On the Road: Chasing the Bull and Passing the Hat in High Desert
The one-hour drive from Lancaster (home of the JetHawks) to Adelanto, CA is an appealing one. The Pearl Blossom Highway is surrounded by vast desert expanse, and towns like Little Rock feature vibrantly-hued emporiums of Americana such as Charlie Brown’s Farms as well as shack-sized stores selling both cell phone accessories and beef jerky.
I would have liked to take pictures of all these things, but I was in a rush. My personal itinerary featured a day game after a night game, and I had to make it to Stater Bros Stadium for Sunday’s Class A Advanced matinee between the hometown High Desert Mavericks and visiting Rancho Cucamonga Quakes.
The above sign, located on the right field outfield wall, epitomizes the Stater Bros experience — charming, but past its prime. In some ways being past its prime is part of the charm, such as this trailer parked outside the stadium.
But in other ways, the stadium is screaming for a face lift and some TLC. For example, just to the right of the main entrance sits an abandoned box office:
And immediately to the right of this is a bulletin board displaying flyers for a pair of concerts that took place in 2002 (!), helping to solidify the impression that this is the land that time forgot. The stadium, a city-owned facility that cost $6.5 million to build, has housed the Mavs since their inaugural 1991 season (the team relocated from Riverside,CA). Attendance was excellent in the early going, with the Mavs regularly leading the league en route to shattering the million fan milestone in 1996.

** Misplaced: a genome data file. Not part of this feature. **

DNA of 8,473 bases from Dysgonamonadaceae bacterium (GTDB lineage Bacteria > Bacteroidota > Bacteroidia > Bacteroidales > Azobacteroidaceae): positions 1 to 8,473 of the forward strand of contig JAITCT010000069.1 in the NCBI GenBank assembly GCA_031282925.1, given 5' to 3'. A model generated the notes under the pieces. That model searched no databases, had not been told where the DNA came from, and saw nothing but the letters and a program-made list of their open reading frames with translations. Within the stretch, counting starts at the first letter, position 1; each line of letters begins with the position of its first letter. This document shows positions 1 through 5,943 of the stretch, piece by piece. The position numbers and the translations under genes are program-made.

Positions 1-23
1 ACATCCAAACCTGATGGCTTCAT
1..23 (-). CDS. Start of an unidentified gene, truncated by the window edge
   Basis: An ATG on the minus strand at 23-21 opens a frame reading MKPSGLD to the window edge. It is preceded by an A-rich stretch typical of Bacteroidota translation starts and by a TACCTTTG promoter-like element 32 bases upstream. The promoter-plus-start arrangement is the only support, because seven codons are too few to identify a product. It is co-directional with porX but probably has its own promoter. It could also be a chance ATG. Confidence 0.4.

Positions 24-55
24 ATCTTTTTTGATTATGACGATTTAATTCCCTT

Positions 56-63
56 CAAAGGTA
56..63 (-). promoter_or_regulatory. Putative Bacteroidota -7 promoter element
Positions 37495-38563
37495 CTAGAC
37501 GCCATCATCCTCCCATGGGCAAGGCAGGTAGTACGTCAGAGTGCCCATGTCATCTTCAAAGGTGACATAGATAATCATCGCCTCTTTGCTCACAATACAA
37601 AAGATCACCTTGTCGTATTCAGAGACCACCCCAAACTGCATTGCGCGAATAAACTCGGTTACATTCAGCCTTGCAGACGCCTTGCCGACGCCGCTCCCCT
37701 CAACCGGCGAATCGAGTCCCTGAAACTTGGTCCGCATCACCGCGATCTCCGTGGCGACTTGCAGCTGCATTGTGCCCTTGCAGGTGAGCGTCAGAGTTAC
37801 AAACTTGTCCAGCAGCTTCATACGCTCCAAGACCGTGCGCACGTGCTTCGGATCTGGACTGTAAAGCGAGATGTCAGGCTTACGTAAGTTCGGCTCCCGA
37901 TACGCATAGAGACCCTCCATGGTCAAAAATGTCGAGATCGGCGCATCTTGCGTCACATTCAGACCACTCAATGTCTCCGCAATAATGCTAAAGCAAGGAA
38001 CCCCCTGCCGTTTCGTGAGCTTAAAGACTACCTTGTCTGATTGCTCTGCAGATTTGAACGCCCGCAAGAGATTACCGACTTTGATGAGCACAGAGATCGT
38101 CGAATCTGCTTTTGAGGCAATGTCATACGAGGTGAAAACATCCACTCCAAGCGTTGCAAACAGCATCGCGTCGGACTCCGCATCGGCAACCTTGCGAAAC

But attendance took a significant hit with the closing of a nearby Air Force Base, and further commercial development around the area never materialized. Original owners Brett Baseball sold the team to Main Street Baseball this past offseason, and the Mavericks long-term future is very much in question.
But I”ll save this kind of info for an upcoming MiLB.com piece. While Stater Bros. Stadium may be lacking in bells and whistles (literal and otherwise), it still offers a considerably charming small-town Minor League Baseball experience.
The long view:
The National Anthem provided a cute moment, as the young girl singing it (on the far left) paused at the word “ramparts”, looked up at the team employee standing nearby and said “Uh, I forgot.” After a quick prompt she finished strong, to rousing applause.
My trusty camera, while compact and easy to use, is not the best when it comes to the zoom feature. But one can get so close to the action at Stater Bros that I was able to get shots such as the following. This is the first swing of the ballgame, in which Rancho’s Ramon Jean blasted a ground-rule double to left-center.
Also close to the action are the visiting relief pitchers, who have no escape from kids playing on the first base-line berm.
I was especially impressed with mascot Wooly Bully, a committed performer with excellent improv and physical comedy abilities. The skill of those wearing the suits varies wildly around the Minors, but this one was a winner.